Take me, for instance. I am employed by Griffith University in Brisbane, Australia as a midwifery lecturer but I live in New Zealand. My work involves developing new courses, teaching, carrying out assessment and joining school activities. I go to Brisbane three times a year for face-to-face teaching and meetings but the rest of the time I carry out my responsibilities online.
Here are a few tips for managing virtual commuting that I have learned from my experience.
1. Think outside the square
Don't be afraid to propose virtual commuting to a potential boss. But when you do, make sure you propose a clear plan about what you can do and how you will do it. A potential boss is far more likely to fall in with your plans if you can "prove" beforehand that virtual commuting is feasible.
2. Be flexible
I think one of the great advantages of virtual commuting is that it gives you an ability to be flexible in time and space. Time zones can be a little challenging, so you need to work out how you will manage that before you start. Employers will expect you to fit in with their time zones rather than the other way around.
3. Put boundaries around your flexibility
Having said that it's good to be flexible, you also have to think how you manage that flexibility. On the whole I fit my diary around the people I work with. But there are times when I need to be focused on my work and not be interrupted, so I have to make it clear when I am available or not.
4. Shared calender
It's really useful to have a shared calender so people can see when you are free - I use Google Calender for this.
5. Send appointments
The other small trick I have discovered over the last few months is to always send people an appointment from my calender to remind them of live meetings that we have arranged. I have found that people are far more likely to forget virtual meetings than face-to-face ones. So a calender reminder works really well. The other thing I have done with Google Calender is to set up appointment reminders that get sent to my cell phone.
6. Use different email accounts
I use different email accounts, one for general business and one that is associated with my Griffith work. In one way it is annoying because I have to keep checking different accounts. But on the other had, if I want to keep a day clear of Griffith work, I do not open my Griffith email account.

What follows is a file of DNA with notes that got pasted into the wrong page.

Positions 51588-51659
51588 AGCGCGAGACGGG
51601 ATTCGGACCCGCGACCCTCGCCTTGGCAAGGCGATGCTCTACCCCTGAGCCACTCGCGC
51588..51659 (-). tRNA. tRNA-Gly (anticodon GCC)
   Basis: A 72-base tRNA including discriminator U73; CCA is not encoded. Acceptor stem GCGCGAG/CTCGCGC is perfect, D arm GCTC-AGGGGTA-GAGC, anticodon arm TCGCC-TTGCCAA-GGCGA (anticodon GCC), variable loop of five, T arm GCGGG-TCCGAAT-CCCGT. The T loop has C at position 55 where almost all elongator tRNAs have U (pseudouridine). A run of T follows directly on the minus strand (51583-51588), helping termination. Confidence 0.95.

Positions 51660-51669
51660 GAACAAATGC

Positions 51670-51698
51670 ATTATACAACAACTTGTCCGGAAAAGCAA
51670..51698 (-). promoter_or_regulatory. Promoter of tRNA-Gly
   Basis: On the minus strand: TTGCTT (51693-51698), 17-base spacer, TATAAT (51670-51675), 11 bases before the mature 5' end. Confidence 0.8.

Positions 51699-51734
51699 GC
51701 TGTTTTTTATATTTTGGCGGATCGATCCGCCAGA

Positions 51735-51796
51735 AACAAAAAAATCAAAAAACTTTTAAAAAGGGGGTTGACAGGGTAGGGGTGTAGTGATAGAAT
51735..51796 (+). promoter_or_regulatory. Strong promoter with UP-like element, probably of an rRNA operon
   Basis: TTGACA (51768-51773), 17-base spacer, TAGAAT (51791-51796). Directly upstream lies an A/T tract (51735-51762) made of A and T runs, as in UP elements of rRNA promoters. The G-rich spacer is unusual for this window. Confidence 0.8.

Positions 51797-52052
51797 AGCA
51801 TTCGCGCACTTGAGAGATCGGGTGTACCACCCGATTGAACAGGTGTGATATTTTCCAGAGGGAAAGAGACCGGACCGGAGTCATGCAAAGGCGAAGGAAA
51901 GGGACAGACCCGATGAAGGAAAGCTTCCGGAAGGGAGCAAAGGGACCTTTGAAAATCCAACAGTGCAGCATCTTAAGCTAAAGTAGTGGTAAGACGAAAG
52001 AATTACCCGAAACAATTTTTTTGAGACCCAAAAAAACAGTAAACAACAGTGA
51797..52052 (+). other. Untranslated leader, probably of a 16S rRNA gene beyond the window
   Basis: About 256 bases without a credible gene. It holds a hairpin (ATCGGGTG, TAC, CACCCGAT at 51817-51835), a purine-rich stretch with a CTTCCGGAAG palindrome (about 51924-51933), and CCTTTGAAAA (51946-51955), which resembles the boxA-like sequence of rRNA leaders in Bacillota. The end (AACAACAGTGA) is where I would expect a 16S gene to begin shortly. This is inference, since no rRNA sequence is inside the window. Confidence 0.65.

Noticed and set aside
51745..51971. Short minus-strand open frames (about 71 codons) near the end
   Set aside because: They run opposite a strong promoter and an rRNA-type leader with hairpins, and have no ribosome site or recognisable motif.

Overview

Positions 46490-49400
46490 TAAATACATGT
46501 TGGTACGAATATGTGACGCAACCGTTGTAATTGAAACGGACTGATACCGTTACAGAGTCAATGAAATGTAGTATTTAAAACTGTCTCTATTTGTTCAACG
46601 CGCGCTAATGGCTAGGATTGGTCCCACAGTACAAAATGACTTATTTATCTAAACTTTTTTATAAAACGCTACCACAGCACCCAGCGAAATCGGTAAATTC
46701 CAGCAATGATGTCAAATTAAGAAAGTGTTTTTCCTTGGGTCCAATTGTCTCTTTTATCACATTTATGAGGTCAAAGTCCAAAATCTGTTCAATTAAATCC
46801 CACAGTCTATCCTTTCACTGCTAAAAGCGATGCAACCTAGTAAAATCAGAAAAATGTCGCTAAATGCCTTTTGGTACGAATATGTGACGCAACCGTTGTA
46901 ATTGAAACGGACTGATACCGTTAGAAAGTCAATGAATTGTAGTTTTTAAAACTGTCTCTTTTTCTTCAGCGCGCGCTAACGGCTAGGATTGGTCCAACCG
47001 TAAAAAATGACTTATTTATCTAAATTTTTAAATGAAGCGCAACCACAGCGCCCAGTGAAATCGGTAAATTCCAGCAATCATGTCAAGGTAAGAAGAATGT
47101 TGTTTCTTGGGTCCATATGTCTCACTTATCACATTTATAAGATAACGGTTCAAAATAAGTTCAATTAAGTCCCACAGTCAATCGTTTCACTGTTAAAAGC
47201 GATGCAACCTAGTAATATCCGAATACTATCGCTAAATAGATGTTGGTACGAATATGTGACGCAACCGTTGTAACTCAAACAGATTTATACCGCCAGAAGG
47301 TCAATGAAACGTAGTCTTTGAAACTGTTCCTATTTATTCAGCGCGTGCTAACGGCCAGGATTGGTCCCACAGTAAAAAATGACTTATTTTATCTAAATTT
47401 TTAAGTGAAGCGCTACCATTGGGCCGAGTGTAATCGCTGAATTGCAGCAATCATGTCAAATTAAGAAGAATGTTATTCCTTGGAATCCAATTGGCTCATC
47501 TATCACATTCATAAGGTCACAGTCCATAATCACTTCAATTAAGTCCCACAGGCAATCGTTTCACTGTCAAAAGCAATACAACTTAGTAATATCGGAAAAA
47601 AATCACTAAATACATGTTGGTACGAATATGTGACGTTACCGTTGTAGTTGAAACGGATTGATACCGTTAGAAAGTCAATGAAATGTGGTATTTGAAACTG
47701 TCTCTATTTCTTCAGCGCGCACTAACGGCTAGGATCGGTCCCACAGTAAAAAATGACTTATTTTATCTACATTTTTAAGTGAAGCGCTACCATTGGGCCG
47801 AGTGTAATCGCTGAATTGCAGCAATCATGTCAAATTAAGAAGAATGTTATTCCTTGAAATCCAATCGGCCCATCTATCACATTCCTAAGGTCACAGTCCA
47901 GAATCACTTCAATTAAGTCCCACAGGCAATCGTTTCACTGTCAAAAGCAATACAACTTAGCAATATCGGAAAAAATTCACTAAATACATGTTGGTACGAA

7. Manage interruptions
One of the problems I find when working online is I get a lot of interruptions by people calling me on Skype, or I am easily distracted with checking Twitter or Facebook. So one of my tips is to manage your technology so you do not get distracted...turn off Twitter...shut down Facebook...only check your emails a couple of times a day...set Skype to "Do not disturb".
8. Be familiar with tools that support online work
This is especially important when you work in collaboration with others. But be mindful that different tools meet different people's needs... what suits Mary might not suit Tom.
- Managing time zones - World Clock
- Arranging meetings with more than one person - Doodle
- Collaborative documents - Google Documents, wiki
- Sharing files - Dropbox
- Live meetings - Skype, Wiziq
People will look to you for suggestions about what tools to use, and they will expect a degree of technical support from you. And it always goes down well with the boss if you can suggest free tools. At the same time, do not be afraid to play and experiment with different tools so you have a good choice in your bag of tricks.
10. Be mindful of the constraints that may face the people you work with
By this I mean that you need to think about things that will prevent people from engaging with you online such as institutional firewalls and policies around use of the Internet at work. It is really well worth developing a relationship with the institution/company's IT support crew in order to bring about any change that is required.
11. Be mindful of people's skill and knowledge levels
You also need to be aware of people's knowledge around online communication and work tools and their skill levels. You may need to do training and education around tools and processes for online collaboration eg moving people from emails to Google Docs. I have found the best way to engage people with new ways of working online is to model what I am introducing people to, and integrate the tools and processes into their every day working life.
12. Build sense of community
When you work online and away from a physical place of work, you miss out on all the informal team building that goes on, such as the social chat in the tea room. So it is important to think how you can get your colleagues to see you as a person as opposed to a faceless email, and how you can become part of the work community. My suggestions for this are to use live meetings as much as possible so you have chat about social issues as well as work. I also think it is very important to use webcam so people can see you and visa versa. Think about how you can encourage people to share more personal information so you get to know each other better, like sharing photos or carrying out online ice breakers. At the same time, be careful about online confidentiality.
13. Keep a record of your hours
I think it is really useful to keep a track of the hours you work online - this is for your own information as well as your employer. I often say that online work takes at least twice as long as you think it will. A transparent record of your hours will allow you to account for your time as well as help you and your employer plan for future tasks.
Do you have any comments or tips about how to manage virtual commuting?